My dad

When dad is distressed and so upset with dementia and grabs my hands when I visit and needs me so much there is a part of me that thinks “I never want to come back and see this, I want to walk out of here and never see this again”

His bewildered face, his faltering words, his terrified eyes as the dementia slowly erodes the cognitive thinking, is so soul destroying I want to run through the care home screaming at everyone to come and fix him.

Then when he holds me tight and tells me he is petrified of the thoughts in his head I reassure him. I hold it together.

I walk out of his room holding the tsunami of grief and the wee woman who thinks am her sister hugs me and whispers “Am scared”. I tell her “Am scared too” and she sits down.

Then I walk the 66 steps back to my house weeping so hard I make people stare at me in the street.

I stand an stare into the pawn shop window to cry. I know the price of every watch and ring in their window. I don’t want Ash and husband seeing me like this. But they do, they know. They know what’s happening, they can see the crushing pain.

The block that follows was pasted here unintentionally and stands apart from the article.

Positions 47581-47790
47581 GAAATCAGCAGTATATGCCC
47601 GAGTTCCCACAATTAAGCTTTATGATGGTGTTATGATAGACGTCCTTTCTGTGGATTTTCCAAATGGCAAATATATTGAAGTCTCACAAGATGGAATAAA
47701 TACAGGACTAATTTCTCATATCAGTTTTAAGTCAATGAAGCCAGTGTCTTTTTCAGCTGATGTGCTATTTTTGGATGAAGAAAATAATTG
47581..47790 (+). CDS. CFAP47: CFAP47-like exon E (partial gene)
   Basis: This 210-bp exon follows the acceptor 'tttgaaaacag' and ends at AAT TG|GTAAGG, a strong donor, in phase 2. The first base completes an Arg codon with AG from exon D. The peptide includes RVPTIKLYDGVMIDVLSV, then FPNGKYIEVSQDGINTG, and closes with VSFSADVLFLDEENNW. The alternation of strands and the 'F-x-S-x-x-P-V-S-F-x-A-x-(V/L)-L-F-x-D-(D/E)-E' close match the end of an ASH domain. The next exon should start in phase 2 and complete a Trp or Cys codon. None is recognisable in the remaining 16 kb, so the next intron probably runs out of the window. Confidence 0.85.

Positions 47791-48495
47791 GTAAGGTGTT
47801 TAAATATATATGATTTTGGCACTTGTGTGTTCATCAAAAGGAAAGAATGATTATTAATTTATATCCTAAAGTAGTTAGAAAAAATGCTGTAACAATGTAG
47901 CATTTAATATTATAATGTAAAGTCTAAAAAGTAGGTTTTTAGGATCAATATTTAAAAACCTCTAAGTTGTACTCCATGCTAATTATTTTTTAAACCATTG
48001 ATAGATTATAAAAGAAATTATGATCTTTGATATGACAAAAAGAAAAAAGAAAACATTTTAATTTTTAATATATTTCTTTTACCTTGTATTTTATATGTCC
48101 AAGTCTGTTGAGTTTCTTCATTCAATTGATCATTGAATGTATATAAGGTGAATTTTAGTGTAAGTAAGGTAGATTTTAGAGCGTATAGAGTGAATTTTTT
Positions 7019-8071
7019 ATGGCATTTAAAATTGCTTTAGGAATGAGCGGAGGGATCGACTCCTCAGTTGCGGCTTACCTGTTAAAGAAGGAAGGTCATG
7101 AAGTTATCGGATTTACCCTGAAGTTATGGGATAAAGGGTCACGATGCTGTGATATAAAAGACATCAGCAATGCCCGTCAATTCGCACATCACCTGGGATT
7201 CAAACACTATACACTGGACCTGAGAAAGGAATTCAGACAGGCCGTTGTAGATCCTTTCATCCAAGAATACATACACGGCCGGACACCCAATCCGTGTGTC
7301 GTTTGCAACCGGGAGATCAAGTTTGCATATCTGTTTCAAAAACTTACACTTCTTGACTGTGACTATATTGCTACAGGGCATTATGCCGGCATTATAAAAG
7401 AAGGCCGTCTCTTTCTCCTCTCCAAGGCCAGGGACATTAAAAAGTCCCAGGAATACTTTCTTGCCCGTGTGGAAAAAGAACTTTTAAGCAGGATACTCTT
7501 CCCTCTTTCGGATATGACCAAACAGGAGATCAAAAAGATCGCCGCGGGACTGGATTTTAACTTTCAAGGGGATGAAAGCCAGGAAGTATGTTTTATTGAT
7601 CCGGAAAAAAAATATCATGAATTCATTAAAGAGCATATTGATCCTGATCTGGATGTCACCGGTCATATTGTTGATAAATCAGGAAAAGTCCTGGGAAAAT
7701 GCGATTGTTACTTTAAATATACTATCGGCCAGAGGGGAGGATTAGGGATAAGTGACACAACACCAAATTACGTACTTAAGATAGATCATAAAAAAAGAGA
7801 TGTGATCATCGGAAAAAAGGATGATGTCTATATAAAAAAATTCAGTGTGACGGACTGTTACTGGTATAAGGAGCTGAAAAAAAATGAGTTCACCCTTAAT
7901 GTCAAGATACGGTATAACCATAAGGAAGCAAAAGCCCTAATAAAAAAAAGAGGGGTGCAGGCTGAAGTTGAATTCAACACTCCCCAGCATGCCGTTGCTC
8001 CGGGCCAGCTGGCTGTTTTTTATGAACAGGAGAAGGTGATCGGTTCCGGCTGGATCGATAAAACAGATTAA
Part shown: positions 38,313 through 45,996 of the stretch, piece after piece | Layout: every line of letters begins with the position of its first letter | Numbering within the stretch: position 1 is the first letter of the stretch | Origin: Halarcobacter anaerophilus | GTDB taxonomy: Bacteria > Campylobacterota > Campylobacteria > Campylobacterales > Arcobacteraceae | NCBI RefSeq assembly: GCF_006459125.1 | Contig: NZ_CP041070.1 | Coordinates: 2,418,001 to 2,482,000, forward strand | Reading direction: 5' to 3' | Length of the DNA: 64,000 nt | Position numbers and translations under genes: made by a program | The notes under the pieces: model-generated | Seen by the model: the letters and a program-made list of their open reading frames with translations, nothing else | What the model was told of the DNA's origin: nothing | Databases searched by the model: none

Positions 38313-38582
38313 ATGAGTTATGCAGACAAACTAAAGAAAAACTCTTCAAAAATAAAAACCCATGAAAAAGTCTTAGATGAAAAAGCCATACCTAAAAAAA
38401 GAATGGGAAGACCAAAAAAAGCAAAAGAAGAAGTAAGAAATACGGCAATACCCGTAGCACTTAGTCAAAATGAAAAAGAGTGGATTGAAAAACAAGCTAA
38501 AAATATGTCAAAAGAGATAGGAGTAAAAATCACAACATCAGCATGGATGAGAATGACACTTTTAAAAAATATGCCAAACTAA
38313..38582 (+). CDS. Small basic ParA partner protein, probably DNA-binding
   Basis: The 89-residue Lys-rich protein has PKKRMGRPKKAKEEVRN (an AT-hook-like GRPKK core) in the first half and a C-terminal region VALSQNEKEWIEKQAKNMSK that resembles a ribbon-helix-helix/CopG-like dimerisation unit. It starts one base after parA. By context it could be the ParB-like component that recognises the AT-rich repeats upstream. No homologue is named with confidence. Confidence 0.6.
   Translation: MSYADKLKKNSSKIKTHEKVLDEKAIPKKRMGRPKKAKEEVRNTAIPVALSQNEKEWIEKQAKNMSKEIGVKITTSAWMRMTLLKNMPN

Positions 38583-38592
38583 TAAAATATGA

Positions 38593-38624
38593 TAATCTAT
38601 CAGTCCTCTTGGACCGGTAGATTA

My poor daughter is traumatised seeing her beloved grandad crumble. I put her through this as well as all the family who visit. I hate seeing what it does to her, he helped raise her when we worked in pubs and comedy.

Do I have to go back there every day and see my dad slowly defrost into a puddle of nothingness?

What kind of cuntish hell is this?

The answer is yes. I do have to back and see it because I love my dad and am lucky to have him.

The horrific pain of tears held back is like stone in my throat.

The care home staff are amazing.

Life sucks.

I want my daddy back.

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